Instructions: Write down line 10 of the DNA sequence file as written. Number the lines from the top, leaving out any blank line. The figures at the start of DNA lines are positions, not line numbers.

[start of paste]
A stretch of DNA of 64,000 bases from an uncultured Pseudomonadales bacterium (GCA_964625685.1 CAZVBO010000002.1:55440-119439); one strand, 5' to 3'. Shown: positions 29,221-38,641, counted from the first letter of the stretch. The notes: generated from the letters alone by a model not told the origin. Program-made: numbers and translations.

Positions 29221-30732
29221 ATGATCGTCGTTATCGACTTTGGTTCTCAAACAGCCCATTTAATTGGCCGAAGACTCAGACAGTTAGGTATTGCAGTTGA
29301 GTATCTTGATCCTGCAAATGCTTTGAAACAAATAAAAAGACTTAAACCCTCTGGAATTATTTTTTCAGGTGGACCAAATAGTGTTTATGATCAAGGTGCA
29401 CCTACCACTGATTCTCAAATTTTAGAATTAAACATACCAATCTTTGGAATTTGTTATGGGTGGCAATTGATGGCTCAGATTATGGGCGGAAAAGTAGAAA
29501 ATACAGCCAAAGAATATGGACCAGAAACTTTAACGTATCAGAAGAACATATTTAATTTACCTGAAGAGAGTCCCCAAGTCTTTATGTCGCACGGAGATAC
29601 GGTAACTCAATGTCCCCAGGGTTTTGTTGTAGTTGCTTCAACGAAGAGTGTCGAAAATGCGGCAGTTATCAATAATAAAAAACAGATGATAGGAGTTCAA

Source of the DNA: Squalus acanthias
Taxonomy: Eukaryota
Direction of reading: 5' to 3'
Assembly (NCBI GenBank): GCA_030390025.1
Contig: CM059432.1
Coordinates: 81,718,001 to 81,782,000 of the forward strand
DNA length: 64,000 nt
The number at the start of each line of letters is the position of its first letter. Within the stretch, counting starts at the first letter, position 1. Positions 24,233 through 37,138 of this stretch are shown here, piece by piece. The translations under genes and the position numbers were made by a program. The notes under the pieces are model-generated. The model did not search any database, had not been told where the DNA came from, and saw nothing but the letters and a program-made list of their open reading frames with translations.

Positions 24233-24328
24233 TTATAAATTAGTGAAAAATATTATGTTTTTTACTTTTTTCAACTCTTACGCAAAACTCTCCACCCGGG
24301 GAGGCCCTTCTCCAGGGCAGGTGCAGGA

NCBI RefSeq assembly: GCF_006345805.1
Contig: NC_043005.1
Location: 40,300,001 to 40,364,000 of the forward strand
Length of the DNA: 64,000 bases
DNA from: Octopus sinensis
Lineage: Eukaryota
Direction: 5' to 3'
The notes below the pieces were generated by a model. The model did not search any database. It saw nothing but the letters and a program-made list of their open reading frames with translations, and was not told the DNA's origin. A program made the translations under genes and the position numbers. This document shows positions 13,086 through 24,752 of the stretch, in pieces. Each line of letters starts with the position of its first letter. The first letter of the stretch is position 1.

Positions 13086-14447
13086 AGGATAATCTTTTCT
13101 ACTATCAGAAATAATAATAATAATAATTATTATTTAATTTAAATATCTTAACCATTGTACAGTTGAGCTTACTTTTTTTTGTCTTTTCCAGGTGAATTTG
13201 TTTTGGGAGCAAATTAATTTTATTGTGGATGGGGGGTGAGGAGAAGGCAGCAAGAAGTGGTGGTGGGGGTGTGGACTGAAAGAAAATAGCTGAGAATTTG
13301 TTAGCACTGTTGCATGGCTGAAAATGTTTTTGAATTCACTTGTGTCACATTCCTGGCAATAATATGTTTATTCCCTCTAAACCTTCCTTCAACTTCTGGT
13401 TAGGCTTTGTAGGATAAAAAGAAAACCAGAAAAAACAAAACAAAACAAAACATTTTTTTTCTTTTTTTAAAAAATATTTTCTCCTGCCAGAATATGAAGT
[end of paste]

Direction of reading: 5' to 3'